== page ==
Picture this: You’re all packed up for a summer adventure. Maybe you’re hiking into the mountains or sailing to a tropical isle, or perhaps you’re planning a picnic at a local park. Whatever the destination, you’re ready to seize the day! You just have to make a quick stop for sunscreen.As you scan the sunscreen aisle, your excitement hits a speed bump. What’s all this unfamiliar lingo on the labels? Should you pull out your phone for an afternoon of Internet searches? Is it time to dust off that old Chemistry textbook?
Don’t let sunscreen selection slow down your summer adventures. This handy cheat sheet makes it easy to decipher labels and choose the best sunscreen for your needs.
What’s my number? The American Academy of Dermatology recommends that everyone wear a broad-spectrum, water-resistant sunscreen with a Sun Protection Factor (SPF) of at least 30.
What’s the big deal about broad spectrum? Only broad spectrum sunscreen offers protection from both UVB sun rays, which can cause redness and burning, and UVA rays, which can cause skin cancer and premature skin aging.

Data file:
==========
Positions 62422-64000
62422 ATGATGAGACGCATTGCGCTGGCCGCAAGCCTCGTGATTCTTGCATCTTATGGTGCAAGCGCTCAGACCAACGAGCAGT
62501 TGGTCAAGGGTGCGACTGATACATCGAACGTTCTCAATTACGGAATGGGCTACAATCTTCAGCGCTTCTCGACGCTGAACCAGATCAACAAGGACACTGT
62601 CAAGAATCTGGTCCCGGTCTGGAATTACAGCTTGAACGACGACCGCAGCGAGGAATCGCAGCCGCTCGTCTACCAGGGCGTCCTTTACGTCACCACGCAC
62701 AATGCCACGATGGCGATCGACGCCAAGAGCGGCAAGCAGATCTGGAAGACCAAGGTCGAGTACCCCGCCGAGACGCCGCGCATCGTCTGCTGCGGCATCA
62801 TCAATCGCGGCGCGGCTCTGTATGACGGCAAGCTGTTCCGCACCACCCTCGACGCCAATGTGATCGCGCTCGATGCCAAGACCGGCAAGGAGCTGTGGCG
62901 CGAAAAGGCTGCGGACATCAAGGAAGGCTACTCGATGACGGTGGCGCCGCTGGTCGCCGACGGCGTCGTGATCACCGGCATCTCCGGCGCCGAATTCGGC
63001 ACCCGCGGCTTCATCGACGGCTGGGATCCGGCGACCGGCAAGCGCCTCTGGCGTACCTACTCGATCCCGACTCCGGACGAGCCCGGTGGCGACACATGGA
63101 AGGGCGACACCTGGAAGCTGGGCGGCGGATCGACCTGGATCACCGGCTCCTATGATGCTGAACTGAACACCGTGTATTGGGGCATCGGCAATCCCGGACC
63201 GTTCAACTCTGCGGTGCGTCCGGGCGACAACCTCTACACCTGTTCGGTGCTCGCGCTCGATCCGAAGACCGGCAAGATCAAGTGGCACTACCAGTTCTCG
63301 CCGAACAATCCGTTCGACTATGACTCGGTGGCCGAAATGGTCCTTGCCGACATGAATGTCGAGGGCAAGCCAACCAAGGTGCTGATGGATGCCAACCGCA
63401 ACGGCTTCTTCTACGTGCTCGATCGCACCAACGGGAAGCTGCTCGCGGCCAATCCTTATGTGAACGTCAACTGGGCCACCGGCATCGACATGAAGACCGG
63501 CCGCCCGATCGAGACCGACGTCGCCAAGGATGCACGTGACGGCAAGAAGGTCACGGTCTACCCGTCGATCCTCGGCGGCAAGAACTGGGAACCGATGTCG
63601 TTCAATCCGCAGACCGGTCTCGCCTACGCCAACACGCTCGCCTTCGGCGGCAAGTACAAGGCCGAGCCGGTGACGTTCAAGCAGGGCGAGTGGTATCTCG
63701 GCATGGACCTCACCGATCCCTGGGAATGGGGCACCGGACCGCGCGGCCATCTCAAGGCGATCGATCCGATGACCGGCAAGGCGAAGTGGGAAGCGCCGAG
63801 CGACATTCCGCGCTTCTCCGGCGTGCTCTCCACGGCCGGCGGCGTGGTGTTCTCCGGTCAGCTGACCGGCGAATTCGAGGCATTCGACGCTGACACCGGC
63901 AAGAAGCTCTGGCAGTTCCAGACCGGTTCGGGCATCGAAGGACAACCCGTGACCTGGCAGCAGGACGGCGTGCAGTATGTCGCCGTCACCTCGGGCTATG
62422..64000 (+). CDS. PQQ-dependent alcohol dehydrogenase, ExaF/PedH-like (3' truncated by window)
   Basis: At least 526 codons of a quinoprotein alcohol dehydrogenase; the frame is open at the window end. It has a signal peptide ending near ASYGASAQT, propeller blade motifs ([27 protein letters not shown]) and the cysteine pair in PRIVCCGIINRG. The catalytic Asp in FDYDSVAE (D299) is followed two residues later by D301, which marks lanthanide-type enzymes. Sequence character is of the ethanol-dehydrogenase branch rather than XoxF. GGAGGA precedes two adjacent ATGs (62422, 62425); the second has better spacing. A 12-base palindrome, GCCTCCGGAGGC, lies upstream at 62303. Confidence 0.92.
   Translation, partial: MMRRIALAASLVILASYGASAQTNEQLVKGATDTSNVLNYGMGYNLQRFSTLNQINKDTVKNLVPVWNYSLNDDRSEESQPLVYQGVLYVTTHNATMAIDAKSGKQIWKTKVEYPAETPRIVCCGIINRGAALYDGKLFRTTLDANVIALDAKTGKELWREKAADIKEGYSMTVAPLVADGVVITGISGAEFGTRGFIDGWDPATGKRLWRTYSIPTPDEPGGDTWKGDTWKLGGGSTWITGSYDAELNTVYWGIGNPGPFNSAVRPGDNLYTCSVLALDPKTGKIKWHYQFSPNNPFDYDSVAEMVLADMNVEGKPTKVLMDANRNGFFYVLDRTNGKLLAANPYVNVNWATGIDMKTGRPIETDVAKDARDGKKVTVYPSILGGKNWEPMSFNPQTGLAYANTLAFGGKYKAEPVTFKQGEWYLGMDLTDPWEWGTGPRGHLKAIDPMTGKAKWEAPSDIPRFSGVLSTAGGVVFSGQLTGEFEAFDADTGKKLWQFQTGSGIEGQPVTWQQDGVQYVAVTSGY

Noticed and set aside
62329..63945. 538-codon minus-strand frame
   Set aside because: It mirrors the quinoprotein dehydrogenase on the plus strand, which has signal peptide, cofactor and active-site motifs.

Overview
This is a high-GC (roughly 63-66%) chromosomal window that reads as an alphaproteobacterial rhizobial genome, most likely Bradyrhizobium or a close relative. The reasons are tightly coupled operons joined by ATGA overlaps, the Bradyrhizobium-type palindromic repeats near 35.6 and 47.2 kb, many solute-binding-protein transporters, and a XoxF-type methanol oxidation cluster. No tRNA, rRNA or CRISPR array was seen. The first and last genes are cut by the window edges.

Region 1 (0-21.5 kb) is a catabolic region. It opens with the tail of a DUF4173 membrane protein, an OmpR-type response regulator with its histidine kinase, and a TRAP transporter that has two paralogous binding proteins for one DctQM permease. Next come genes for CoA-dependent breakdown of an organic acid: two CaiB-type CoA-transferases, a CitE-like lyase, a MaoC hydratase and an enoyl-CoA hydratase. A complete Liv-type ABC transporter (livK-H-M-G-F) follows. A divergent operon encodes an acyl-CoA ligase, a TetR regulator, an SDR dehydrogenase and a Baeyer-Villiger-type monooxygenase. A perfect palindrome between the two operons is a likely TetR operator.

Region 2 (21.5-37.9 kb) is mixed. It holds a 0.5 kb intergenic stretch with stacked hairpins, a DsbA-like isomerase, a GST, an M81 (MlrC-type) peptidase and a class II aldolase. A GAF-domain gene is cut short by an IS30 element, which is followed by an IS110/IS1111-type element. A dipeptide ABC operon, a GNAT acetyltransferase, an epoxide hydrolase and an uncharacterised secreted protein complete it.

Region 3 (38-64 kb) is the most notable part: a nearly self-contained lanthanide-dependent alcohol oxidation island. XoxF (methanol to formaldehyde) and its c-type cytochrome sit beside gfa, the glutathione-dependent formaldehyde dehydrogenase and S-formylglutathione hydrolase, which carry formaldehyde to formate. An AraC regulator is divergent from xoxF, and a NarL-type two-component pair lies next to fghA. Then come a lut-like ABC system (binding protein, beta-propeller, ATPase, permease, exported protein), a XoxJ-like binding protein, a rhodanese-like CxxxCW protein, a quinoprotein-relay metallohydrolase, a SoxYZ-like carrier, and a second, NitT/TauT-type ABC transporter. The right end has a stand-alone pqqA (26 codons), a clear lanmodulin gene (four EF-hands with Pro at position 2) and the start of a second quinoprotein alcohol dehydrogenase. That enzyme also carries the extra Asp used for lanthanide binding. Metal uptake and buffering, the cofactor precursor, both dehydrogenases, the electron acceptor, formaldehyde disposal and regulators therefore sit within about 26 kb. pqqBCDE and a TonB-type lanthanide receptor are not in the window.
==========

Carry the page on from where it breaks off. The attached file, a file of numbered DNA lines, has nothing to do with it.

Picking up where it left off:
What about physical vs. chemical sunscreens? Physical sun blocks reflect rays with minerals such as titanium dioxide and zinc oxide. These sunscreens sit on top of the skin, so they work immediately. Chemical sunscreens protect skin by absorbing the sun’s rays. They do this by actually seeping within the skin, which is why you’re supposed to apply them 20 minutes before sun exposure.
Why do some labels say “no chemical sunscreens”? Research suggests that some chemical sunscreens, such as oxybenzone and octyl methoxycinnamate, can mimic hormones. Some ingredients in chemical sunscreens are also toxic to aquatic life in oceans, rivers and lakes.
Why do some labels say “no nano” or “no nanoparticles”? For greater ease of application, some physical sunscreens contain very, very small nanoparticles. Molecules at the nano size seem to behave differently from a chemical and biological standpoint, and the long-term effects are unknown.
Is there an easier way? Yes! Just look for sunscreen with the Whole Foods Market® Premium Body Care™ seal. Whole Foods Market’s Premium Body Care standards prohibit chemical sunscreen active ingredients, and all Premium Body Care products are carefully screened for particle size: manufacturers must submit test results showing the absence of nano-particles in these products.You can find store-specific Premium Body Care product lists on your local store’s webpage. Find a store here.
Do you have a favorite suncare product?